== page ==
The cover of Nardo Says' new record, YSDM, features a tight focus on his face, engulfed in a pitch-black background, brows wrinkled and mouth slightly open. His expression is tough to unpack: it's a bit confused, maybe slightly miffed, a little "are you serious?"
As far as album covers go, it doesn't fit any familiar tropes, but that's part of its power. Listeners don’t know what to expect once they hit play. That knack for risk-taking and ambiguity is part of what makes Nardo such an unexpected, if underappreciated, voice in Pittsburgh's hip-hop scene.
The facial expression is Nardo's answer to the album's title, which stands for "You still do music?" — a question he is asked frequently, probably too frequently. He's been writing and recording music for more than 20 years, both in his home commonwealth of Virginia and for the past few years in Pittsburgh. His last release before YSDM was in 2015, but he's constantly producing and writing and making featured appearances on other artists' tracks. (His vocal contribution to Mars Jackson and Nice Rec's "Sunrise" is not to be missed).
And yet, he still gets it: "You still do music?"
Some ask because they want to hear what he's been working on, but sometimes there's an undercurrent of surprise, like he should have moved on by now. And to be fair, he's not the most vocal self-promoter. After finishing YSDM, Nardo posted on his Bandcamp, and aside from a few social media posts, that was the extent of his marketing. If you weren't skimming for new local releases on Bandcamp in the past month, YSDM was easy to miss.
But YSDM deserves fanfare. From the open-ended cover art to the instrumental jazz piano solo that opens the album ("Nothing"), it's littered with satisfying surprises and unexpected pivots. "Still Funky," the first proper track after the intro, starts with a minimalist drum-bass beat, but by the end has dipped into the sort of vocal-heavy, neon funk that you might expect from a Parliament sample.
"Days Go By," featuring Mars Jackson, is an unrushed nostalgia trip, with a laid-back beat and major chorded synths coloring the verses. Nardo's singing on this one is unforgettable, and it pairs perfectly with Jackson's charisma and nonchalant delivery. "If I Was You" starts in the vein of old Saul Williams, all high-energy and raucous drums, before pivoting into a slow-burning funk jam for the song's second half. It's unpredictable, unpolished, and hard to turn off.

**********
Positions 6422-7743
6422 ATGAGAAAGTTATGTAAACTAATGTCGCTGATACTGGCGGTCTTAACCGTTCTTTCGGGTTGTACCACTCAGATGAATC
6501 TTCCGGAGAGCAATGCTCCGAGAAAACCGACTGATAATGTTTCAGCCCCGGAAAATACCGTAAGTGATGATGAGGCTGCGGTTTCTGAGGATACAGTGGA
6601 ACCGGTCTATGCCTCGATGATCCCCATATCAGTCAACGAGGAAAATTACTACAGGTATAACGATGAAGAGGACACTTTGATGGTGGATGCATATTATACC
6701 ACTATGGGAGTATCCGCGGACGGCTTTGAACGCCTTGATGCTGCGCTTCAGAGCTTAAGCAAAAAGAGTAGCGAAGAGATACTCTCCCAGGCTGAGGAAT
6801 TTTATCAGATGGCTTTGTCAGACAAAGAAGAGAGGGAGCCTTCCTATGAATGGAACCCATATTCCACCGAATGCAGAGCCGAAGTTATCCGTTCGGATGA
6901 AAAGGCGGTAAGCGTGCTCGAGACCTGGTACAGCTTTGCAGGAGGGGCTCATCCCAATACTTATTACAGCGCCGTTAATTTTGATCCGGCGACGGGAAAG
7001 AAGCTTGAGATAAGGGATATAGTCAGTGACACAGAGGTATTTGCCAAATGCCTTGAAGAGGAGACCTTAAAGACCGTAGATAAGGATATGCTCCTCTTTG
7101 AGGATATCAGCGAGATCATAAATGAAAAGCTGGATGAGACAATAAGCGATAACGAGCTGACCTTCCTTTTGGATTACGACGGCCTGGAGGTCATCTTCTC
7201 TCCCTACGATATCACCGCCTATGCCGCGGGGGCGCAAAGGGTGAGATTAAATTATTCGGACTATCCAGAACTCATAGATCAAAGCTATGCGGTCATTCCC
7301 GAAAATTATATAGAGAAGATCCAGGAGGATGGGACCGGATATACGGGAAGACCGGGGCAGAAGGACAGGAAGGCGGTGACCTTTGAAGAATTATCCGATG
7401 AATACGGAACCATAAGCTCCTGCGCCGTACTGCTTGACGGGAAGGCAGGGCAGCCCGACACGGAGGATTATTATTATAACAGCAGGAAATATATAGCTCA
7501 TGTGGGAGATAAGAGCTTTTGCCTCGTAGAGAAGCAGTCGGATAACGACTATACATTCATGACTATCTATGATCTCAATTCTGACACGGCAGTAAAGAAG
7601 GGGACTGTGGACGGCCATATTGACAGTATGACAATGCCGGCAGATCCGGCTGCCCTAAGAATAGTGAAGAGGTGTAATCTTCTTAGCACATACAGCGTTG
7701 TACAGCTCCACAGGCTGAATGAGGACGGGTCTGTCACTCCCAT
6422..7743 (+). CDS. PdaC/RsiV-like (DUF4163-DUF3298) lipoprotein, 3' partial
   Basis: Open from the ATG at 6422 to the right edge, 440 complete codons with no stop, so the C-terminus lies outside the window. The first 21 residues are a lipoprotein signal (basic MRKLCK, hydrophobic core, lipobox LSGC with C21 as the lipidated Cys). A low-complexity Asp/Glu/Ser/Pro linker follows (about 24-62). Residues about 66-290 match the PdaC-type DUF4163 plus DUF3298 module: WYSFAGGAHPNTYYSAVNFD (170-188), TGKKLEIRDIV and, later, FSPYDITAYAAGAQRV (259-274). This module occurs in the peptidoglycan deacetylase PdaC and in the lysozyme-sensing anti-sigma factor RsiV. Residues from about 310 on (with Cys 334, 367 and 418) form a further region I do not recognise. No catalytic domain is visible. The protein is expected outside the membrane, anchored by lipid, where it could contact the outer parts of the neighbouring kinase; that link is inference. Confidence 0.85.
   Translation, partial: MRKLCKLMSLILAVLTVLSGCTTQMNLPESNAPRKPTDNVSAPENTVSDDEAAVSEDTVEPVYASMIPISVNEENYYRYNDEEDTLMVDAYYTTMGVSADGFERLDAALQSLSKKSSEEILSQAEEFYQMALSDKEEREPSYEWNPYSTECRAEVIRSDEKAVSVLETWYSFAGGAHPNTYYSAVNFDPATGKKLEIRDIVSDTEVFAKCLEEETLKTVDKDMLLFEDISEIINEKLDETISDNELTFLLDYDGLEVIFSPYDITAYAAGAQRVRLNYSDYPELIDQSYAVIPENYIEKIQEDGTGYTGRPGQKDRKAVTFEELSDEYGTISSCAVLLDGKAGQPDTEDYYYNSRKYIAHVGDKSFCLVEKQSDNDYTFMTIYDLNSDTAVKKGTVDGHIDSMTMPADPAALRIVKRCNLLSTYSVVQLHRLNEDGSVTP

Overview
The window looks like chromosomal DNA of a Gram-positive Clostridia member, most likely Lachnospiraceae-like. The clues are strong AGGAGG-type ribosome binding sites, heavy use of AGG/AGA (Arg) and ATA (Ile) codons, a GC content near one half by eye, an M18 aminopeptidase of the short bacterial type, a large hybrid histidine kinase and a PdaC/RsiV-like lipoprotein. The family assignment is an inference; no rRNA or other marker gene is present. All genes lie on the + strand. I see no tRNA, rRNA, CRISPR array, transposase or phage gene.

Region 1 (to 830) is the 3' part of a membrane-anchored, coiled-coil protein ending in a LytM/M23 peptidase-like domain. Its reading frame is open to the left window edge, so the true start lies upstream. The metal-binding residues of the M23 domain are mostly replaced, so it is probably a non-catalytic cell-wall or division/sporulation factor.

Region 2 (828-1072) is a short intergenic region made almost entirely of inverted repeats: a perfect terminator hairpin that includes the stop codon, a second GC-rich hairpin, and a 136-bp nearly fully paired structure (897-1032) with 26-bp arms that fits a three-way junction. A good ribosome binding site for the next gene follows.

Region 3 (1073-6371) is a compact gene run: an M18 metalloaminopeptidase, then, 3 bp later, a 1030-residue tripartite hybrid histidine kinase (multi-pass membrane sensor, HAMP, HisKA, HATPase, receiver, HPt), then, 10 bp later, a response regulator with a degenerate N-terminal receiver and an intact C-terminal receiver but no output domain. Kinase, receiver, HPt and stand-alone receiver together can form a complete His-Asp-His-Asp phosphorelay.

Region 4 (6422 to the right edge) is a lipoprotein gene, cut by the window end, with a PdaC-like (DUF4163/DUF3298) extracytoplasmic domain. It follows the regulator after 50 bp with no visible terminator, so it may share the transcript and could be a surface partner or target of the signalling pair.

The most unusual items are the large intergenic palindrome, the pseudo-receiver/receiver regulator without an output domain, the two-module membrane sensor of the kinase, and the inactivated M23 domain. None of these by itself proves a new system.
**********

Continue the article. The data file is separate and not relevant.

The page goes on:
"Mistakes were made naturally," Nardo writes in the album's liner notes, and that's a big part of the album's appeal. There's nothing egregious or super obvious, but there are moments throughout when it feels slightly unhinged, and that's not accidental.
"I like my music to have mistakes," Nardo says. "Humans, we make mistakes, we are not perfect, so I feel like that should [be reflected] in the music. There are mistakes in there. People may not notice, but at the point I was finishing it, I was like, 'You know, man? I've been doing this for so long, this is something I love to do. I’ve been creating since I was a child. I'm trying to get back that child-phase, that fun-phase where I don't care about [mistakes] no more.’”
That sense of vulnerability comes to a head on the album's closer, "Well Did I Stutter?" in which he opens up about his stutter and the accompanying struggles as a rapper or singer. The chorus: "Did I stutter? /Oh, yes you did /But I know just what I want to say but it don't really work that way."
"I don't think there's ever been a hip-hop song that talks about [having a stutter],” Nardo says. “A lot of people have it. James Earl Jones used to stutter, and a lot of people like me are still dealing with it as an adult. People take for granted being able to effectively communicate, that's important."
YSDM is full of surprises like that, whether it's in song structure, production style, or the clarity and vulnerability of Nardo's lyrics. The album might be flying under the radar, but these eight tracks reflect an artist pushing himself and his collaborators towards something new and challenging and satisfying. It'd be hard to imagine audiences not taking notice.
In the meantime, he's developing a business that sells all-natural deodorant, looking to book shows for YSDM, working on self-promotion, and fleshing out some of the songs that didn't make the cut for YSDM.
Nardo is still making music.